Second Sunday in Ordinary Time

CCC 462, 516, 2568, 2824: the Father’s will fulfilled in Christ
CCC 543-546: to welcome the Kingdom, welcome the Word of God
CCC 873-874: Christ the source of Christian vocation
CCC 364, 1004: the dignity of the body
CCC 1656, 2226: helping children discover their vocation

Third Sunday in Ordinary Time

CCC 51-64: God’s plan of Revelation
CCC 1427-1433: inner, ongoing conversion
CCC 1886-1889: conversion and society

Fourth Sunday in Ordinary Time

CCC 547-550: Jesus accompanies words with miracles
CCC 447, 438, 550: Jesus’ power over demons
CCC 64, 762, 2595: the role of the prophet
CCC 922, 1618-1620: virginity for the sake of the Kingdom

Fifth Sunday in Ordinary Time

CCC 547-550: healing as a sign of messianic times
CCC 1502-1505: Christ the Healer
CCC 875, 1122: the urgency of preaching

Sixth Sunday in Ordinary Time

CCC 1474: living in Christ unites all believers in him
CCC 1939-1942: human solidarity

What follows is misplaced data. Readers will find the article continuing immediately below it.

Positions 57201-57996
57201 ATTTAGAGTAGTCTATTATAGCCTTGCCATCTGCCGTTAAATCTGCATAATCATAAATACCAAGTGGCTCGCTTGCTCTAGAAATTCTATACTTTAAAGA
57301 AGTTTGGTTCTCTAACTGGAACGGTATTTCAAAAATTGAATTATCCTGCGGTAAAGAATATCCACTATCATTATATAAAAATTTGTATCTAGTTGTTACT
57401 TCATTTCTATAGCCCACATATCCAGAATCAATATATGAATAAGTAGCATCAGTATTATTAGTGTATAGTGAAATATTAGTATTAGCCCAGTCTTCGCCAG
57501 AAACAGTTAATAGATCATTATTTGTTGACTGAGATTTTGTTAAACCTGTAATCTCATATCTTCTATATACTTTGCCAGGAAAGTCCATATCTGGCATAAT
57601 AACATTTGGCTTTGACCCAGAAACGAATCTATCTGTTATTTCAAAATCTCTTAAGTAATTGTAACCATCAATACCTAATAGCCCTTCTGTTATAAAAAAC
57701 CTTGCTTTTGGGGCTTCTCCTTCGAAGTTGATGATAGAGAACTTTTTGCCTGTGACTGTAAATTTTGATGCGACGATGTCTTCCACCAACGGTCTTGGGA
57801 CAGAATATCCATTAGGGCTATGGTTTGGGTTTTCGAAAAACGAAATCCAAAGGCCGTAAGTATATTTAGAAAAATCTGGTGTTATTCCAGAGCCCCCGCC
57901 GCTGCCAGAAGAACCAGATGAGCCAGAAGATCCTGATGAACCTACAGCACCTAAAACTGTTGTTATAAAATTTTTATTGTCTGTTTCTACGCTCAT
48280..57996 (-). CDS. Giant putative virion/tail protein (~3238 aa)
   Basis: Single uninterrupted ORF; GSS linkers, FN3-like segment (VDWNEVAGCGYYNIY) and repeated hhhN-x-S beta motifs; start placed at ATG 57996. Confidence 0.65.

CCC 2288-2291: respect for health

Seventh Sunday in Ordinary Time

CCC 1421, 1441-1442: Christ the healer of soul and body
CCC 987, 1441, 1741: Christ forgives sins
CCC 1425-1426: reconciliation after baptism
CCC 1065: Christ our “Amen”

Eighth Sunday in Ordinary Time

CCC 772-773, 796: the Church, the mystery of union with God
CCC 796: the Church as the Bride of Christ

Ninth Sunday in Ordinary Time

CCC 345-349, 582, 2168-2173: the Lord’s Day
CCC 1005-1014, 1470, 1681-1683: dying and living in Christ

Tenth Sunday in Ordinary Time

CCC 410-412: the Protoevangelium
CCC 374-379: man in paradise
CCC 385-409: the fall
CCC 517, 550: Christ as exorcist

LENT (FEB 21 – MAR 28)

First Sunday of Lent

CCC 394, 538-540, 2119: the temptation of Jesus
CCC 2846-2849: “Lead us not into temptation”
CCC 56-58, 71: the Covenant with Noah
CCC 845, 1094, 1219: Noah’s Ark prefigures the Church and baptism
CCC 1116, 1129, 1222: Covenant and sacraments (especially baptism)
CCC 1257, 1811: God saves through baptism

Second Sunday of Lent

CCC 554-556, 568: the Transfiguration
CCC 59, 145-146, 2570-2572: the obedience of Abraham
CCC 153-159: characteristics of faith
CCC 2059: God manifests his glory to make known his will
CCC 603, 1373, 2634, 2852: Christ is for us

Third Sunday of Lent